Lemmy: Yeah the ‘every man’ thing was important to us. We want people to play as the businessman or the milkman, not always as the cop or commando. Since we started looking for a name for the game, we came across other cool games with pretty much the same concept. Rogue Survivor, Dead State… so yeah, we’re clearly not original but that’s cool because I think all the games fit a different niche. RS for the roguelike fans, Dead State for the turn based fans, and us for our… I don’t know… smothering fans?

RPS: How did you go about figuring out how dark to pitch it?

Binky: Well, one of the things that shaped it was that we, er… paid “homage” to the way The Sims works with it’s Moodlets and we were thinking, what sorts of moods would your character be feeling in a zombie apocalypse? And, really, it would be a pretty depressing state of affairs. The game had to be dark. Moments of comedy, maybe, when you forget temporarily what’s going on, but mostly it would be horrible.

Lemmy: I personally trace it back to the opening of 28 Weeks Later – where Robert Carlyle abandons his wife to the hordes, and the viewer is encouraged to think of him as a despicable monster. When all he really was a coward, and in a moment of life and death, his cowardice or perhaps pragmatism won over his love for his wife.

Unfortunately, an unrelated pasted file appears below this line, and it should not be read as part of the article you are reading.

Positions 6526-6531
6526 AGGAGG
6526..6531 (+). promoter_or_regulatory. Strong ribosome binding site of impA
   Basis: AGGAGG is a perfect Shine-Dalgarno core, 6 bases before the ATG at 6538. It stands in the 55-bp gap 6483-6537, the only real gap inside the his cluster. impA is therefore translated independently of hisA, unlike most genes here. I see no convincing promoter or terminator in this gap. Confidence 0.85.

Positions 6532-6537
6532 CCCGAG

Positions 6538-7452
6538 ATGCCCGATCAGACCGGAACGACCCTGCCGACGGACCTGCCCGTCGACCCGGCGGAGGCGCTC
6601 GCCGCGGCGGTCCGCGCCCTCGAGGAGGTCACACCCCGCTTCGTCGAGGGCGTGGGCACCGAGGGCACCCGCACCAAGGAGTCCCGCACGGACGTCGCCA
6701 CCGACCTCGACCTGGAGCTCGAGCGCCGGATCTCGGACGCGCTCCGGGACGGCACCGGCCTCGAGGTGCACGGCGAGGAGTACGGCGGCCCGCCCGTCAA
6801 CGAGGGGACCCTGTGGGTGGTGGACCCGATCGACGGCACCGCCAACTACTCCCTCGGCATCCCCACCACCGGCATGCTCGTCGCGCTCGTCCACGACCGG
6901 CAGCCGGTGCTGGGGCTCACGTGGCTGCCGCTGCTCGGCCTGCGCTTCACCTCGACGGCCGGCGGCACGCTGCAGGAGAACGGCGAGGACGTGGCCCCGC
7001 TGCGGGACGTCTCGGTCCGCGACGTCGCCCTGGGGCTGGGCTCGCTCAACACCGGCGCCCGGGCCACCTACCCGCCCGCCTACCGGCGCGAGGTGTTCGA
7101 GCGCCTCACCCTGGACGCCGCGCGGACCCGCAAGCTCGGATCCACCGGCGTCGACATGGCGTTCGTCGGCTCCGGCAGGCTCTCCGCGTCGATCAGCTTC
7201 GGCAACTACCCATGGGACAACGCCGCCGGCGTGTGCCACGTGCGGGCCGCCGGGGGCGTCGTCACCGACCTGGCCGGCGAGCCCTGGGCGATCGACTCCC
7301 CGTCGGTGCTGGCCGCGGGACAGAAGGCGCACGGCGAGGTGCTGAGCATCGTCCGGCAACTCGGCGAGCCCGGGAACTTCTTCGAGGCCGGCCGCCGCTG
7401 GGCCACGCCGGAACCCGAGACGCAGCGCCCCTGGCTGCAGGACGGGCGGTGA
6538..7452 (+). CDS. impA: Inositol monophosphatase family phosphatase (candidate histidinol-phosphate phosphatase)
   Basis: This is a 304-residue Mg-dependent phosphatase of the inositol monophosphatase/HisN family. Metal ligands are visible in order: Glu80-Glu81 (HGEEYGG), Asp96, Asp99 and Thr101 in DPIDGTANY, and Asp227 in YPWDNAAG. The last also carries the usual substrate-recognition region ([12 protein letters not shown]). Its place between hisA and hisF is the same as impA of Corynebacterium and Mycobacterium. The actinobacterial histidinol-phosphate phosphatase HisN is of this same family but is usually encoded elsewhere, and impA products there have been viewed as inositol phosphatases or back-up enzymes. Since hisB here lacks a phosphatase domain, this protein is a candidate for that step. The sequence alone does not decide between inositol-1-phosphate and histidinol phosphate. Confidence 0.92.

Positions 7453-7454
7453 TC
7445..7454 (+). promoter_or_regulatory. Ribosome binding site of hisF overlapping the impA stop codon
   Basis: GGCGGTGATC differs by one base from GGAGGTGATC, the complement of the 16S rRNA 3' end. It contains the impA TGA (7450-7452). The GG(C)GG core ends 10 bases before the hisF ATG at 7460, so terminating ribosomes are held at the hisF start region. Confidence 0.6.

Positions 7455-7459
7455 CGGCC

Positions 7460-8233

Binky: There’s a bit in “The Last Man on Earth” when Vincent Price is sat on a sofa with the neighbours pounding on the door and he starts laughing… and his laughter turns slowly to crying as his despair overwhelms him. That’s a big inspiration for the game.

Lemmy: We want people to make difficult choices, and feel pangs of guilt for when they choose these options. Permadeath, saving only on quit, is key to this. If they’ve survived for a month in-game, and have a lot invested in the character and story, then if their wife is about to be chewed by zombies, they are a lot more likely to face that same dilemma.

RPS: You’ve had a pretty crappy time of it lately. Has the reaction to the release made up for any of that?

Binky: It’s been amazing, yeah. In many ways the run of luck we had almost ceased to be annoying and just became funny – I think the bomb was the icing on the cake. But we didn’t anticipate the reaction being *so* positive. We had mentally prepared ourselves for polarised opinion.